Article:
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Guest CRiZ


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Guest CRiZ

So Doom3 is going to use Portals? That's nice.... What are they?
If other games weren't using Portals, what then?
What are the advantages of Portals?

Anyone have any good URL's?

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Let´s make it simple. The Quake engine powered games use VIS calculations to optimize each map´s speed. You can´t just let your video card draw ALL the triangles of the level each frame, so each map must be compiled in order to get visibility info. That´s pretty much like saying "Im here, what triangles CAN i see?". Doing this lot of times, taking different coords, you can make the level run more efficiently. The problem with this approach is that it takes a painful chunk of time to be completed. Everyone here who ever VISed a complex map for a Quake knows how much it can takes...

The Portal technology solution is simplier, split the levels into convex volumes, and calculate in real time what volumes are present (so you know what triangles must be drawn).

That´s pretty simple way to describe portal, altough I shall mention that level designers still have to assign to a lot of the level brushes the "detail" property so it doens´t mess up the portals. NURBSs will probably be detail-only brushes.

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Guest CRiZ

Okay, bear with me. I appreciate you taking the time to answer my technical questions but reading your paragraph only brought up more questions.

So VIS operates at what spatial resolution? It can't possibly consider EVERY point in space in a map. I'm not sure if this is right, but I can imagine it working like this: VIS divides the map space into cubic volumes(eg. dxdydz differential volumes, if you have experience with calculus. I just wrote them this way because you could vary the size of each cube depending on how much precision you wanted. Hopefully that doesn't make everything more confusing) and then determines which triangles can be seen looking out from the 6 directions corresponding to the 6 faces of your cubic volume.
Okay... enough of VIS

More on Portals... gee, I hope other people are interested in this stuff... anyway:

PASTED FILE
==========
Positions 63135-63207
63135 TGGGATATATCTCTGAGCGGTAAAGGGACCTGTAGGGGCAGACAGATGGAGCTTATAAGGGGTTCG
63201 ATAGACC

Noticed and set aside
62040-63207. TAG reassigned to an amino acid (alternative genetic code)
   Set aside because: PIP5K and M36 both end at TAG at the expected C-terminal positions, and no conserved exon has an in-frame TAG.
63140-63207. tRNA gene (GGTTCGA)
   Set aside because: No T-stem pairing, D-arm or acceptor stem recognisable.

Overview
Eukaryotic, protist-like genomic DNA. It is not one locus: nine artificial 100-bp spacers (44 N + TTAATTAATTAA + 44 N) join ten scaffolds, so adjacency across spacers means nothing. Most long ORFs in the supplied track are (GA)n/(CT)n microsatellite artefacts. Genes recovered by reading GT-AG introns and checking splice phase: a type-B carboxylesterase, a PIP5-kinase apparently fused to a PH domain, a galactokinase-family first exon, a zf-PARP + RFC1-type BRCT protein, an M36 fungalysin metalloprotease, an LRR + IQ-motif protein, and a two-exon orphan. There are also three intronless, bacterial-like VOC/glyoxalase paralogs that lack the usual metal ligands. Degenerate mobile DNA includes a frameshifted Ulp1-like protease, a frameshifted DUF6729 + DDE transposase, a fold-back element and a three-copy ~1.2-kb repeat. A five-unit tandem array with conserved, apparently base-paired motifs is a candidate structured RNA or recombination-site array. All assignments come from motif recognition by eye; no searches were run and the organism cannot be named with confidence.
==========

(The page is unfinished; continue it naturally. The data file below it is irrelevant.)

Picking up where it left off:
Okay, I found this definition:

a convex volume can be defined as a volume whose every corner can be visible from all other corners in the same volume. Another way of defining the convexity is that all faces in the volume will be lit by a point light located anywhere within the volume.

Cool, makes sense.

But i don't understand how the convex volumes (which is another name for Portals, I assume) are assigned. Are these determined by the map author or by software?
So basically, when your player character is in one of the Portals, that portals is the entire map as far as the engine and rendering is concerned. This tech sounds great for twisting hallway type levels but I'm just trying to imagine how it helps at all when you have big outdoor areas or places where you can see long distances. The thing that bothers me with this is seeing into other portals. How does this work?
AHH! This is so confusing.

Do you know of any good references? How'd you learn all this stuff anyway? Just reading stuff on the net?

Thanks Zaldron

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No, VIS does NOT make a minimum float precise calculation, that would take years to compile if the tools operated in the rawest way.

Altough I´m not completely sure how does VIS works, I think a cubic grid´s the most clever way. I dunno what are this imaginary cubes sizes on the Quake engines, but it doesn´t take that much to get precise renderings. Remember that most levels aren´t full of cracks, imaginary brushes, func_x types and so on. It all depends on how many triangles are on scene. That´s why there´s detail brushes, they do NOT intersect with the rest of the world, so there´s actual Z-buffer calculations. While this prevents absurd tesselations appear on your level, this makes the brush unable to project shadows, since there´s no VIS data to provide to the RAD command.

Going back to portals.

The engine automatically assign them. Altough several times you can use a set of tools to make things faster. Big clipping planes allow you to hide big chunks of levels without all the calculations. Detail brushes prevent the system of breaking the volumes into too many convex zones. Remember that this system works to hide/reveal rooms, it can´t be used as a general rule.
NURBSs can´t be portal-ed, that would spit thousands of results. Few times we have seen NURBSs working as walls, or entire rooms. In this cases, the designers should add clip planes, or create normal CSG brushes to "enclose" the bezier patches.

The big problem of Portals : they don´t support outdoors, specially terrain meshes. This is where a programmer should add Heightfield calculations. Things like clipping planes, terrain one-Z laws (hills hide plains geometry) and more weird stuff makes sense.

Seeing into other portals does not make that much trouble. Your view cone will intersect several convex areas, while a per-triangle ray casting would cost much, much more CPU power.
Remember, this is not a magic solution, it´s real time, so it takes some CPU to be processed. 30 or 50 convex areas are easier to understand than 59678 triangles.

I don´t know good references about this subjects, most of my knowledge´s based on DX programming, working in 3DSMAX, editing for games and common sense.

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